Leonard Cohen: Bird on a Wire
Palmer's film is that rare concert doc that isn't for established fans only.
If you were to judge the new British import “Nina Forever” based solely on a one or two-line description, my guess is that many of you would dismiss it as nothing more than a joke, and one that's not particularly funny or original. It is true that the basic conceit makes it sound like what might ensue if the writers at “Fangoria” were suddenly put in charge of the letters section of “Penthouse,” but once it gets past establishing its admittedly bizarre premise, it presents viewers with a unique and increasingly compelling blend of horror, deadpan dark humor and eroticism. "Nina Forever" subverts audience expectations at every turn and develops the kind of genuine emotional power that keeps it from being just another gory goof.
Our heroine is Holly (Abigail Hardingham), a 19-year-old supermarket checker who is studying to become a paramedic and who is nursing a crush on Rob (Cian Berry), a brooding co-worker who is rumored to have attempted suicide in the wake of surviving a car accident that took the life of his girlfriend. (“I’d love it if my boyfriend tried to kill himself because I died.”) After being dumped by her own boyfriend for allegedly being “too vanilla” (which is amusing since the guy making this charge looks bland enough to be a member of a Coldplay tribute band), Holly decides to set her sights on Rob and they begin to date. However, when they go back to his place and begin to have sex for the first time, they are interrupted in mid-act by Nina (Fiona O’Shaughnessy), who is Rob’s late girlfriend and who inexplicably materializes from the mattress, naked and still bleeding copiously from her injuries, to remind Rob that she is his girlfriend—they never properly broke up, after all—and to sneer at Holly, who she views as an interloper and an unworthy one at that. (“You’re dead!” “Sure, but I kept my standards.”)
Understandably, Holly flees in disgust but because of the attraction that she feels towards Rob (not to mention her unspoken determination to prove, if only to herself, that she has a dark side after all), she returns to him and when Nina pops up again when start having sex, she even proposes that the undead interloper join in for a threesome. Nina refuses the offer—she isn’t keen on sharing her boyfriend and can’t feel much of anything anyway—and the two fall into a battle of wills that finds Nina constantly sniping at Holly (especially in regards to how young she looks) and trying to run guilt trips on Rob. Meanwhile, Holly tries to insinuate herself further into Rob’s life while trying to get rid of all traces of his life with Nina in the hopes that it will inspire her to move on. This is not as easy as simply repainting the apartment and constantly replacing the sheets that are constantly being stained with blood. Not only has Rob been unable to move on from the tragedy—he still goes to Sunday dinner every week with Nina’s parents (David Troughton and Elizabeth Elvin), even bringing Holly along one time—but it seems as if Nina has managed to inspire a certain attraction in Holly as well.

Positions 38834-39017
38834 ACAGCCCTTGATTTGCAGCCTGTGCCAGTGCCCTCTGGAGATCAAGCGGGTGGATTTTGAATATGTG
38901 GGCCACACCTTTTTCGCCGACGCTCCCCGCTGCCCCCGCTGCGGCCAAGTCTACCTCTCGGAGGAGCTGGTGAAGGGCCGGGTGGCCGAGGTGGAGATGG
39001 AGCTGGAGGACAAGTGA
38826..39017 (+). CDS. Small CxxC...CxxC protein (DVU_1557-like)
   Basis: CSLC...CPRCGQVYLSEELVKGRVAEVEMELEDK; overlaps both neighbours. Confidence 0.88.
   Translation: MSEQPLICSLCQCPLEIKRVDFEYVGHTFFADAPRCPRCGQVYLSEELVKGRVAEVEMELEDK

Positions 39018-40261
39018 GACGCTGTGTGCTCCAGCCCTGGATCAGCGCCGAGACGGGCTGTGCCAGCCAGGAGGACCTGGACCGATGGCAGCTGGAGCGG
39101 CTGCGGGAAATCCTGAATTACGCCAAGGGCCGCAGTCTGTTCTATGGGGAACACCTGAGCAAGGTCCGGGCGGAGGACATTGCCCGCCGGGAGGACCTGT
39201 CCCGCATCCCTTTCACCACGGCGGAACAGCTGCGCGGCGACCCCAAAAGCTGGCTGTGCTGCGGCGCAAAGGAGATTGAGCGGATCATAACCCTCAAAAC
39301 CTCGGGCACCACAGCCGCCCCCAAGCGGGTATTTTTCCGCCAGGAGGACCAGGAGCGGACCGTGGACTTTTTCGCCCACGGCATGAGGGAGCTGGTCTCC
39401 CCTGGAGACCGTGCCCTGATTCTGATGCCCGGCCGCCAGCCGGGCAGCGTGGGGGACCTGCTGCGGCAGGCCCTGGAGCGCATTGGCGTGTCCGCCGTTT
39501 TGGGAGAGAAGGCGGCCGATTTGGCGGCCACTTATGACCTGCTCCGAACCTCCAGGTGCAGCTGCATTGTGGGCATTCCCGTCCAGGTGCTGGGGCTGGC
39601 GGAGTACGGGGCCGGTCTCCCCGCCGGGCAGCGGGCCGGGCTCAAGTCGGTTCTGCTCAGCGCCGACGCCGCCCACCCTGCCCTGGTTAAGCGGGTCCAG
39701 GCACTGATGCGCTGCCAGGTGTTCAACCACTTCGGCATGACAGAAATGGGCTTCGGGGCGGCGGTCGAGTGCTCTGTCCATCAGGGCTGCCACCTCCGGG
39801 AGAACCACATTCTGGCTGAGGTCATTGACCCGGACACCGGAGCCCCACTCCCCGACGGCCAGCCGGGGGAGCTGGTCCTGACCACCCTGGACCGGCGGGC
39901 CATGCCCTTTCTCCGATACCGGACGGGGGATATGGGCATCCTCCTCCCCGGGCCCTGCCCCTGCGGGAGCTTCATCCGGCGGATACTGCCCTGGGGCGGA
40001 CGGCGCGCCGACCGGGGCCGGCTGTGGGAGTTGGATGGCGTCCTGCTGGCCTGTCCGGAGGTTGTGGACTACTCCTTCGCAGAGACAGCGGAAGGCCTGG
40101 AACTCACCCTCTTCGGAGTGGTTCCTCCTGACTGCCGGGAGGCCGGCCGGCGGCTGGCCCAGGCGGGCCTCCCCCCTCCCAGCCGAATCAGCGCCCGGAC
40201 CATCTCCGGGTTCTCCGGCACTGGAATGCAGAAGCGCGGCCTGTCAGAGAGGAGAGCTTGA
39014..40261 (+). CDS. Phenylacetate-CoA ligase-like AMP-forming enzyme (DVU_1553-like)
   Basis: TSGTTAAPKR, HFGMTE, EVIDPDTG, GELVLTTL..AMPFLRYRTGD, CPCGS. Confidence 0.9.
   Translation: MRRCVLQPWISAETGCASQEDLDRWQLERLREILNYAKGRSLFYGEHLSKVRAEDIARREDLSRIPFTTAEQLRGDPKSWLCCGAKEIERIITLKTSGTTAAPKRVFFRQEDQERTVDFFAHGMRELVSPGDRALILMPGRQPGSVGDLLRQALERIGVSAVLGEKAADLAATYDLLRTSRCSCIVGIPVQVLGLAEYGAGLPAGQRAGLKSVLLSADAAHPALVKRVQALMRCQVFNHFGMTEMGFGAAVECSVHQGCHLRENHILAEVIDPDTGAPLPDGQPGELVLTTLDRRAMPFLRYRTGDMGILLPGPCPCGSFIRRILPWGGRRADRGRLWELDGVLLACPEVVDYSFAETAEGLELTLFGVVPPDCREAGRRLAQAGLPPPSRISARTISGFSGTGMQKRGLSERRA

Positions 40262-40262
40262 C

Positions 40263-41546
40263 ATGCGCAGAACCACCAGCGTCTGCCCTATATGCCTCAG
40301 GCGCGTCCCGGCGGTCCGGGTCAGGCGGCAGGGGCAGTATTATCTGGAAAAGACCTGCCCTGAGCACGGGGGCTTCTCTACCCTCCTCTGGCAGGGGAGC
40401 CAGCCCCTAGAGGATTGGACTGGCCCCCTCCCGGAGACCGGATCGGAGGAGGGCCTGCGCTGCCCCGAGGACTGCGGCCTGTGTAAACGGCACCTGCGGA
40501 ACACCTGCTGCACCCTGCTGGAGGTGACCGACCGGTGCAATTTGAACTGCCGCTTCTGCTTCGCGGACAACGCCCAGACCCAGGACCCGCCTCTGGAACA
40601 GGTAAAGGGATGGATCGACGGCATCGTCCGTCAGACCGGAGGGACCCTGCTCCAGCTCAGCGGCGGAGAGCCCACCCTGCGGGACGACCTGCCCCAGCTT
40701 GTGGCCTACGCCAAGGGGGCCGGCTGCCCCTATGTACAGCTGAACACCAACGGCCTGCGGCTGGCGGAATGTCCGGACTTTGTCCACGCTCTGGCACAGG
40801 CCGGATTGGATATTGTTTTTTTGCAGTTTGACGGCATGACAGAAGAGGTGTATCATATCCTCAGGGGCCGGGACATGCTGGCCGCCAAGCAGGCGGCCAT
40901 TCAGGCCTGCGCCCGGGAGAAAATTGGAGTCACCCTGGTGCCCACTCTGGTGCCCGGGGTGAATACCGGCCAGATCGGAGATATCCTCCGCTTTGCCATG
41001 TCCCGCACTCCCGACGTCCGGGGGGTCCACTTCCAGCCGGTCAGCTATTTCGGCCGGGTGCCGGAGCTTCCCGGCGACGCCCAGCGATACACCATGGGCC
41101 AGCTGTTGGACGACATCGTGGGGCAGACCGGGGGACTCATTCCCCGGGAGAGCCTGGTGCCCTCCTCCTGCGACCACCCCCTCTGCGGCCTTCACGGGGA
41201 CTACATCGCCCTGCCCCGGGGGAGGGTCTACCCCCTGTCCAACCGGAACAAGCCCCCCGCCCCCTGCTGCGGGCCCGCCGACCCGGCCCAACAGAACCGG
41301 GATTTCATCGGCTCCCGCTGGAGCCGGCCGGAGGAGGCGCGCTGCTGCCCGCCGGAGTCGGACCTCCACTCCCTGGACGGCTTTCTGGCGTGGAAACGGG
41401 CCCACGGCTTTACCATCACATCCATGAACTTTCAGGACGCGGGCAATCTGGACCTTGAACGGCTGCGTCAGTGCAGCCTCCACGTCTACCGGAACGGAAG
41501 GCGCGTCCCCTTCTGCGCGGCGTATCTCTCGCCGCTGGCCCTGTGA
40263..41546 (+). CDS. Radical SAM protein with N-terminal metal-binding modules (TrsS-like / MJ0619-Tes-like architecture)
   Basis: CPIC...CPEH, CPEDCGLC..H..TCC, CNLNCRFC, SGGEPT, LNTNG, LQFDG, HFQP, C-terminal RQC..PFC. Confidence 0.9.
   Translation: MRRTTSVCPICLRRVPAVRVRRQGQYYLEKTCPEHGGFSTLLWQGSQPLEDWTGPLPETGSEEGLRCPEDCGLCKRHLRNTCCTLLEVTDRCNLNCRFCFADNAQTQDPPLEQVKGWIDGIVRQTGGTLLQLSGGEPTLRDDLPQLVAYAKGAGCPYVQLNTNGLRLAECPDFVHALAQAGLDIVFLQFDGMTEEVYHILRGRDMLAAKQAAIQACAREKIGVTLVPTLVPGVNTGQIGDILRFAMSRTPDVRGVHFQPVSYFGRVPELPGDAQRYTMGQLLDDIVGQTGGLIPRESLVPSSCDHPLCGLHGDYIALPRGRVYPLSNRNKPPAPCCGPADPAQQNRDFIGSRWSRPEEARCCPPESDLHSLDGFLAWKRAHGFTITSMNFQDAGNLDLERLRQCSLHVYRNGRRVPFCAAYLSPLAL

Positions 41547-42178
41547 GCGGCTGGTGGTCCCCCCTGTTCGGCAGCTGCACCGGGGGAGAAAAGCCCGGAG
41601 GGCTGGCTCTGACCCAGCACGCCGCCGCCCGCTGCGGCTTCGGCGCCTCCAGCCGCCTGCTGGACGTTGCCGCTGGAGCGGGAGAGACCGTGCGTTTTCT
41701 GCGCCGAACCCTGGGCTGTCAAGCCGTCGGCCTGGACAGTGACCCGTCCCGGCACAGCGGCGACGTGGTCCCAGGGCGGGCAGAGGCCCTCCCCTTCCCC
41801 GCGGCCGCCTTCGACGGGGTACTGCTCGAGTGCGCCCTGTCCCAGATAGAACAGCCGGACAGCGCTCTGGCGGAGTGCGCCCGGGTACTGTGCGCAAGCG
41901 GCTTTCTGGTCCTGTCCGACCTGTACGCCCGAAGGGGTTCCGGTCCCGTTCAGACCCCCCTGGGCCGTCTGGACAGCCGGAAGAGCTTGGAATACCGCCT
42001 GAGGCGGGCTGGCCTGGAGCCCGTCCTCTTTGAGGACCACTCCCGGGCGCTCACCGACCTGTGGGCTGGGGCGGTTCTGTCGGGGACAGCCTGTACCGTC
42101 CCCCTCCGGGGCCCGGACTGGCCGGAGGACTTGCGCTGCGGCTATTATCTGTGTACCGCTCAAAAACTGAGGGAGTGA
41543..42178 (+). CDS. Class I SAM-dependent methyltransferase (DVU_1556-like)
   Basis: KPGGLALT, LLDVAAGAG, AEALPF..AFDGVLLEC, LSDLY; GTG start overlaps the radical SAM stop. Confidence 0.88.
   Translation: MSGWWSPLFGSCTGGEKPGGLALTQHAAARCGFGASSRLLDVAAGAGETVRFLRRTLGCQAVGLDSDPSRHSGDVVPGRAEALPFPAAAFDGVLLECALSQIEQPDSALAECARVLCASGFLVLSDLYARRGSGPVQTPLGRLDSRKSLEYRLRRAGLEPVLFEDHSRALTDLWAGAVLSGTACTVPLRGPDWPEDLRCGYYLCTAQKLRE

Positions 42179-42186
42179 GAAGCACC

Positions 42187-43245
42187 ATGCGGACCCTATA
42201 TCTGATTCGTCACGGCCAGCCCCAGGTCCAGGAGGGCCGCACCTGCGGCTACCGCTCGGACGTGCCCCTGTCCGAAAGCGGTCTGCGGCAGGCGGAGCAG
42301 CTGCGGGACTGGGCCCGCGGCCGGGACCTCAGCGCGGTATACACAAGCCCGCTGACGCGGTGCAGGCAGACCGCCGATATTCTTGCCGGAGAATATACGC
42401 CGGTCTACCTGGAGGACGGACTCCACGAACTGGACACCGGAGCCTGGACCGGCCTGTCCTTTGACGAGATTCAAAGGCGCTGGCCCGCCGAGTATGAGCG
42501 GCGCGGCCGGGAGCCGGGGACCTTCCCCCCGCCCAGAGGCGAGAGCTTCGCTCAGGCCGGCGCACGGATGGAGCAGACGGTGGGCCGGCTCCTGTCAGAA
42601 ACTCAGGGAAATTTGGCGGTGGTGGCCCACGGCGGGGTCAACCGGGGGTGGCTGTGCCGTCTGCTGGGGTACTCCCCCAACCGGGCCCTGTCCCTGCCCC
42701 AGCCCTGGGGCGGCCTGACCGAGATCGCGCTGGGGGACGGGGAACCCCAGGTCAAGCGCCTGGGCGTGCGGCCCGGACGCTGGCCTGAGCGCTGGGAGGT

Genre completists may recall that the basic premise of “Nina Forever” was also seen in last year’s “Burying the Ex,” another film about a triangle involving a boy, a girl and a ghoul. That one played the premise entirely for laughs based largely on cartoonish gross-out moments and a borderlines misogynistic attitude that not even the sheer professionalism of director Joe Dante could quite overcome. In the case of “Nina Forever,” debuting writer-directors Ben and Chris Blaine seem to be starting out in that direction, albeit in a more low-key style—the scene in which Nina makes her first appearance is bizarrely amusing, especially in the way that everyone just kind of accepts the unbelievable situation, and enough blood spills out of her wounds to more than satisfy the gorehound crowd. If the film had continued along this path, it probably would have grown repetitive fairly quickly but the Blaines have a few surprises in store as the story turns into both a meditation on the perils of letting grief dominate one’s life and an examination of the dangers of trying too hard to prove, both to yourself and others, that you are not what others perceive you to be. There are also fascinating developments in the relationship between Holly and Nina, which grows to a point where Holly appears to be more intrigued by her undead rival than in her living boyfriend.
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